Exclusive: Chatting with the First Iron Chef Gauntlet Challenger to Go Home
With the title of Iron Chef on the line, the stakes for the seven Iron Chef Gauntlet challengers couldn't be higher. Of course each of them craves the opportunity to run the gauntlet against a trio of revered Iron Chefs, but ultimately six will fall in their quest to do so. After each week's new episode, check back here to find an exclusive exit interview with the chef most recently eliminated.
All seven chefs put forth a strong showing tonight when they made their debut in Alton Brown's hallowed arena, but with a premiere Chairman's Challenge featuring "wild" Secret Ingredients, it was only a matter of time before the competition got the best of one competitor. If you haven't watched the episode yet, don't read on until you do. We'll be breaking down the episode and chatting with the eliminated chef.
True to its "wild" theme, the Chairman's Challenge kicked off with just 30 minutes — not a more comfortable 45 as originally planned — on the clock, which meant that the chefs had to scurry to execute hearty proteins like elk, squab and quail. Chef Greueneberg found herself in a panic as she realized that her rabbit roulade was downright raw inside with just minutes left to cook, though she quickly recovered and managed to finish plating on time. Her offering, however, wasn't strong enough to keep her out of the Chairman's Challenge, and she faced off against round 1 champ Chef Izard's choice of Chef Arrington in Battle Lobster. Both chefs endeavored an international approach to lobster, opting for all manner of Italian, Mexican, Thai and Caribbean flavors in their three-dish menus. Their presentations to Iron Chef Zakarian and frequent judge Donatella Arpaia demonstrated a mastery over lobster, so much so that just two points separated them after evaluation.
"Being eliminated, it sucks. I mean, I went into this competition super confident. I was very happy with the dishes that I cooked," Chef Arrington admitted after learning the news that she would be leaving the contest. We caught up with her to find out more of her thoughts and to learn her feelings about the judges' feedback. Read on below for the one-on-one interview.
What was going through your mind when you found out that you were in fact leaving the competition?
Nyesha Arrington: Well, I was shocked! I feel very proud of the dishes I cooked, so I wish the best to rest of the chefs.
What was your plan for using the lobster, and do you feel you accomplished your goal?
NA: I loved this challenge. I've cooked spiny lobster fresh out of the Caribbean and brought to me within hours of being caught while I lived in the Virgin Islands. I've cooked Maine lobsters at some of best Michelin-starred restaurants in the world, so I was very comfortable with this challenge.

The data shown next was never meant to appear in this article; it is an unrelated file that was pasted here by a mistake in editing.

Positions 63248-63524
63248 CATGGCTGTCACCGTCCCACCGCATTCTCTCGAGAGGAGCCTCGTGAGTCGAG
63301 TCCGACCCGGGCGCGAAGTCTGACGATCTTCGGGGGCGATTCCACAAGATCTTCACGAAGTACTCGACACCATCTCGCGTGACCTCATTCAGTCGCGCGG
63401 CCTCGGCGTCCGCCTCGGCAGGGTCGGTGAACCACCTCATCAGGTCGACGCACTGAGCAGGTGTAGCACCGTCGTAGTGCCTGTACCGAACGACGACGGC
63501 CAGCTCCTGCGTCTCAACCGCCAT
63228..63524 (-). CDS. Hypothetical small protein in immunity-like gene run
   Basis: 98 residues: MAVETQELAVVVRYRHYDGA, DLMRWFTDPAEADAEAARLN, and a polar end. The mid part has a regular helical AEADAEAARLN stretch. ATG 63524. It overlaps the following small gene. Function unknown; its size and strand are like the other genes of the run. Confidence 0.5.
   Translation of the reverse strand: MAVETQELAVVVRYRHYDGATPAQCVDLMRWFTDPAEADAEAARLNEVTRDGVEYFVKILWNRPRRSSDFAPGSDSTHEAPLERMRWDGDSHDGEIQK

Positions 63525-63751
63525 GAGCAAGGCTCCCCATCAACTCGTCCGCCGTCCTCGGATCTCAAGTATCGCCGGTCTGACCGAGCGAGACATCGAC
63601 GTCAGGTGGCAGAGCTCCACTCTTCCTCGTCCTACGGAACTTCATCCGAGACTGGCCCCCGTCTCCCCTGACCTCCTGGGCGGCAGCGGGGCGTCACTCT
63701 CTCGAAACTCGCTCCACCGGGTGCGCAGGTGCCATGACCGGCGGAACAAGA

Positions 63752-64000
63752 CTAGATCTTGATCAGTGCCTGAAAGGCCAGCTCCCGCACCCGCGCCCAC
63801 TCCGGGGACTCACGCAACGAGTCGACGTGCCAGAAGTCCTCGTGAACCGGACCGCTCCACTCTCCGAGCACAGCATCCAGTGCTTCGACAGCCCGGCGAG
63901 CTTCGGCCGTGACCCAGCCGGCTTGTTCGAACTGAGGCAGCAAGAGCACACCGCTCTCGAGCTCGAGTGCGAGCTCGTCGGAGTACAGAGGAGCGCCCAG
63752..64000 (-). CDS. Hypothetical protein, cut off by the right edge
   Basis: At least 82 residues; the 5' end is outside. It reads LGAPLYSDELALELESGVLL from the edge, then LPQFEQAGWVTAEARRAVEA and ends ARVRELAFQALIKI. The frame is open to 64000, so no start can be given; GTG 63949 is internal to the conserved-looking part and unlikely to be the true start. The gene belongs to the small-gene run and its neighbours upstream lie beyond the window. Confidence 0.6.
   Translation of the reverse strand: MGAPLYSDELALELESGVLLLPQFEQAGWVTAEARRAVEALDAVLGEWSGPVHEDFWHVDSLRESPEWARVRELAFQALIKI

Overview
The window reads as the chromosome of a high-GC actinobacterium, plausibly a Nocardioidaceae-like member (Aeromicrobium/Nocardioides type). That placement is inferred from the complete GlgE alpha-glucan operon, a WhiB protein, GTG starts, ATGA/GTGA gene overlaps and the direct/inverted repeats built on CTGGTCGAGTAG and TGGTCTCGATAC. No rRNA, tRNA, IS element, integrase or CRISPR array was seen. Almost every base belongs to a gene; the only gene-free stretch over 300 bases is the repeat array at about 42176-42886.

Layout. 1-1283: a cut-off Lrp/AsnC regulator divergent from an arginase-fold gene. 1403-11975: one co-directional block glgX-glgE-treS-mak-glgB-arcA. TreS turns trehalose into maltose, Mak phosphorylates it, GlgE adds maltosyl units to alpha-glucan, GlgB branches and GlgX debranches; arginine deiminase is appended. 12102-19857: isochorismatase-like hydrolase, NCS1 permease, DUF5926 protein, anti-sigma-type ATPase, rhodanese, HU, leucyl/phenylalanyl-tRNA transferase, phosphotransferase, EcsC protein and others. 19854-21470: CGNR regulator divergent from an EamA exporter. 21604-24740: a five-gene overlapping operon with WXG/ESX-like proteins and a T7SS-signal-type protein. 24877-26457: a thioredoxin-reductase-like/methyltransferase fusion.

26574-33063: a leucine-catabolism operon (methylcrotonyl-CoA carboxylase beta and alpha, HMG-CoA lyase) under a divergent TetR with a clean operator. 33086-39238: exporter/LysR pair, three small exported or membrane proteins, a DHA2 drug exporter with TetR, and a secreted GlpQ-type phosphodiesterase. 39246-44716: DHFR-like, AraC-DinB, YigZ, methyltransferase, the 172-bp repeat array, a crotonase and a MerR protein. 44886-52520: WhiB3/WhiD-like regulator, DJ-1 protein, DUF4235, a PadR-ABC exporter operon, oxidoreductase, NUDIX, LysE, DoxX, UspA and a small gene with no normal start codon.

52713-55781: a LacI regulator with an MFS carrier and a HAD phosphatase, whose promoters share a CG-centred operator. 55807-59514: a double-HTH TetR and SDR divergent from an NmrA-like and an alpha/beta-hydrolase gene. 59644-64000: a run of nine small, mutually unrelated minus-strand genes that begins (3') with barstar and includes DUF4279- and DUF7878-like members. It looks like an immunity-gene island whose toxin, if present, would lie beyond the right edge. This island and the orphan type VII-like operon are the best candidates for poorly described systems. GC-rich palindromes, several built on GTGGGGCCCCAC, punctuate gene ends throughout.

Do you agree with the judges' feedback about your lobster dishes, or do you stand by the offerings you provided? Please explain.
NA: I think the lobster coconut dish was delicious for sure. The addition of a little fresh lime juice never hurt anyone. In retrospect, I could have used a touch of spice and touch of acid. I used lime zest to finish, but in the midst of [the] hecticness, the lime juice didn't make it in.
Which of your lobster dishes, or which element of one offering, did you struggle with the most? Please explain.
NA: I really wanted to celebrate all aspects of the lobster. So I think collecting enough lobster roe was the most challenging.
What elements of these battles were you least expecting — be it something positive or negative? Please explain.
NA: I was surprised to see that the first challenge winner would be choosing the next competitor to compete again the chef who was in the bottom.
What was your greatest challenge in this competition — perhaps a fellow competitor, a Secret Ingredient, the unfamiliarity of the kitchen or the time limitation? Please explain.
NA: My greatest challenge is always myself. I feel like I produce the best-tasting harmonious dishes when I have time to tweak them if I need to. As an artist, I am very right-side-brain-oriented and love the creative process, so the more I can calm my thoughts and be in the moment, the better the outcome is. Working against a clock is super challenging.
If you've participated in culinary competitions before, where does Iron Chef Gauntlet fall in difficulty level, and how is this contest different from others?
NA: Iron Chef Gauntlet is different from other cooking competitions, for me, because I grew up watching the show with my dad so it's near and dear to my heart.
What do you want fans to remember most about you and your approach to cooking, both in this competition and beyond?
NA: I always want people to feel the love in a dish. To feel a hug from the inside is the most-grassroots level of love you can show another life force.